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Case Report

Idiopathic Hypertrophic Pachymeningitis: Does Earlier Treatment Improve Outcome?

1
Faculty of Medicine and Surgery, University of Catania, Piazza dell’Università 2, 95124 Catania, Italy
2
Great Ormond Street Hospital for Children NHS Foundation Trust, London WC1N 3JH, UK
3
Paediatric Ophthalmology, Evelina London Children’s Hospital at Guy’s and St Thomas’ NHS Foundation Trust, London SE1 7EH, UK
4
Paediatric Rheumatology, Evelina London Children’s Hospital at Guy’s and St Thomas’ NHS Foundation Trust, London SE1 7EH, UK
5
Department of Neuroradiology, King’s College Hospital NHS Foundation Trust, London SE5 9RS, UK
6
Children’s Neurosciences, Evelina London Children’s Hospital at Guy’s and St Thomas’ NHS Foundation Trust, King’s Health Partners Academic Health Science Centre, London SE1 7RS, UK
7
Faculty of Life Sciences and Medicine, Kings College London, London SE1 7RS, UK
*
Author to whom correspondence should be addressed.
Children 2021, 8(1), 11; https://doi.org/10.3390/children8010011
Received: 23 November 2020 / Revised: 23 December 2020 / Accepted: 25 December 2020 / Published: 28 December 2020
(This article belongs to the Section Child Neurology)
Background/goal: Hypertrophic pachymeningitis is a rare chronic inflammatory disorder characterized by marked fibrous thickening of the cerebral and/or spinal dura mater. This condition has largely been reported in adults, but there are very few reports in children. Methods: We describe a 14-year-old boy with idiopathic hypertrophic pachymeningitis, who presented with deteriorating vision on a background of severe headache. We evaluated pediatric cases of hypertrophic pachymeningitis and compared treatments and their relation to outcomes. Results: There are only eleven pediatric cases of hypertrophic pachymeningitis reported in the literature. In the patients treated with steroids either at presentation or subsequent relapses, a good response was reported. In the cases with delayed initiation of steroid treatment, this was often related to an incomplete recovery. In our patient, this delay may have contributed to his poor visual outcome. Conclusions: Early initiation of steroid treatment in children with idiopathic hypertrophic pachymeningitis may improve outcomes. View Full-Text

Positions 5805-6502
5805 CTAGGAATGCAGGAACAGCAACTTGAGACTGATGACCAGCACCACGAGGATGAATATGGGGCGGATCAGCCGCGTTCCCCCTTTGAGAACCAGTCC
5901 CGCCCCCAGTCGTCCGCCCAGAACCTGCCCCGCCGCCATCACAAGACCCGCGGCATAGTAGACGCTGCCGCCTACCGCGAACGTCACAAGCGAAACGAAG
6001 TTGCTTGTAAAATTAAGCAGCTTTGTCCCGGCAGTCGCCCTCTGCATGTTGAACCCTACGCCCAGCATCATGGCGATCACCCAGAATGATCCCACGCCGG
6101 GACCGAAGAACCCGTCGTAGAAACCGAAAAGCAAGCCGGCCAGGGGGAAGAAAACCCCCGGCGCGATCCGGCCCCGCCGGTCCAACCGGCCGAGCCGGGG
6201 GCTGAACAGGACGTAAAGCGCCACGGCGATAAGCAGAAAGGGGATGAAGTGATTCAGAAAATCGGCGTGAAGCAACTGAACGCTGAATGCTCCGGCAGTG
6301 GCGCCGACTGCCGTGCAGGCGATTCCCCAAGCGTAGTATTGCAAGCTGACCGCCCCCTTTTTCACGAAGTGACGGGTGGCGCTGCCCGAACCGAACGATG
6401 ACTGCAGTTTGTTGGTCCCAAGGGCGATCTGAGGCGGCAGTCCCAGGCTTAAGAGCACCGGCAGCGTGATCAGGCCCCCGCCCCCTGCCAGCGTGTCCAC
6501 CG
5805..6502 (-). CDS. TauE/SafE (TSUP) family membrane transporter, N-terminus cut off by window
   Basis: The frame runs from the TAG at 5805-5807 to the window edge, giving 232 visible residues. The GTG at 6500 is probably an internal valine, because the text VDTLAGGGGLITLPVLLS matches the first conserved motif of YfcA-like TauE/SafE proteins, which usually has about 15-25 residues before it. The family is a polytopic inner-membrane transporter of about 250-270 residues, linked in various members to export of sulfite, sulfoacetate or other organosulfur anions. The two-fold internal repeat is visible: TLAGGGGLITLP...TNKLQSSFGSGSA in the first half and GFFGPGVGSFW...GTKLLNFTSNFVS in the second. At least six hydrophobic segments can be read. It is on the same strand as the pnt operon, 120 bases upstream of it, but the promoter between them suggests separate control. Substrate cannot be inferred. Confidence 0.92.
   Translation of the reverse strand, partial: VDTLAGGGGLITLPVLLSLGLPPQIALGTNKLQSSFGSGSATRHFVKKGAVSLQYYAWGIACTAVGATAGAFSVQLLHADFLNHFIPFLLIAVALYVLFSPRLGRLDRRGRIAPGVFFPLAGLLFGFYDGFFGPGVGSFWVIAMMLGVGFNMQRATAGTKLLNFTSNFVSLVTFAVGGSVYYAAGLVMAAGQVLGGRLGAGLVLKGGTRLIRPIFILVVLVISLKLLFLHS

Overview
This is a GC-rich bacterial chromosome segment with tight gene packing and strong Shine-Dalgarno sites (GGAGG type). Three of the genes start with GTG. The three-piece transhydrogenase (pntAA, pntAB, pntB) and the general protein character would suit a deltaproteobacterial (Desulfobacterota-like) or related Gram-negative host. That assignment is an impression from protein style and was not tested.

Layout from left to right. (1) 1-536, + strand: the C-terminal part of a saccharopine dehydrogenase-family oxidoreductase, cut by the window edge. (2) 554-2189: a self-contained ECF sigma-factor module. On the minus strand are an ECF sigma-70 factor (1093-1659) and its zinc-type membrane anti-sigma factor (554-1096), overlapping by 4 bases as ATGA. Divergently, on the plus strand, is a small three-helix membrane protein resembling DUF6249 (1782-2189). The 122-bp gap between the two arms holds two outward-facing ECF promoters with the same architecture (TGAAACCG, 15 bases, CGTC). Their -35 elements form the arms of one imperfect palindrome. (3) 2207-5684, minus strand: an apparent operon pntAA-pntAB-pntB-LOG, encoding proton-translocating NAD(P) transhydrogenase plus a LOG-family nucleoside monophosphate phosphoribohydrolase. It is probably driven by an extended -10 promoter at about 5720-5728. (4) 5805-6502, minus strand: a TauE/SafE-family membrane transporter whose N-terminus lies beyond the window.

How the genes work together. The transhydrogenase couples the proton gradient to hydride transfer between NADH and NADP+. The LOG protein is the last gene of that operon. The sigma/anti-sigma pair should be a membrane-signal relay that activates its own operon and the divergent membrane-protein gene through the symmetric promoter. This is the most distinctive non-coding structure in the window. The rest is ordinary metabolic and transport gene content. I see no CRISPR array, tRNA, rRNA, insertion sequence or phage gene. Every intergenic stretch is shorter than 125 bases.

Keywords: dural thickening; cranial neuropathy; immunotherapy; sarcoid; steroids; visual failure dural thickening; cranial neuropathy; immunotherapy; sarcoid; steroids; visual failure
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MDPI and ACS Style

Rizzo, E.; Ritchie, A.E.; Shivamurthy, V.; Siddiqui, A.; Lim, M. Idiopathic Hypertrophic Pachymeningitis: Does Earlier Treatment Improve Outcome? Children 2021, 8, 11. https://doi.org/10.3390/children8010011

AMA Style

Rizzo E, Ritchie AE, Shivamurthy V, Siddiqui A, Lim M. Idiopathic Hypertrophic Pachymeningitis: Does Earlier Treatment Improve Outcome? Children. 2021; 8(1):11. https://doi.org/10.3390/children8010011

Chicago/Turabian Style

Rizzo, Emilia, Ailsa E. Ritchie, Vinay Shivamurthy, Ata Siddiqui, and Ming Lim. 2021. "Idiopathic Hypertrophic Pachymeningitis: Does Earlier Treatment Improve Outcome?" Children 8, no. 1: 11. https://doi.org/10.3390/children8010011

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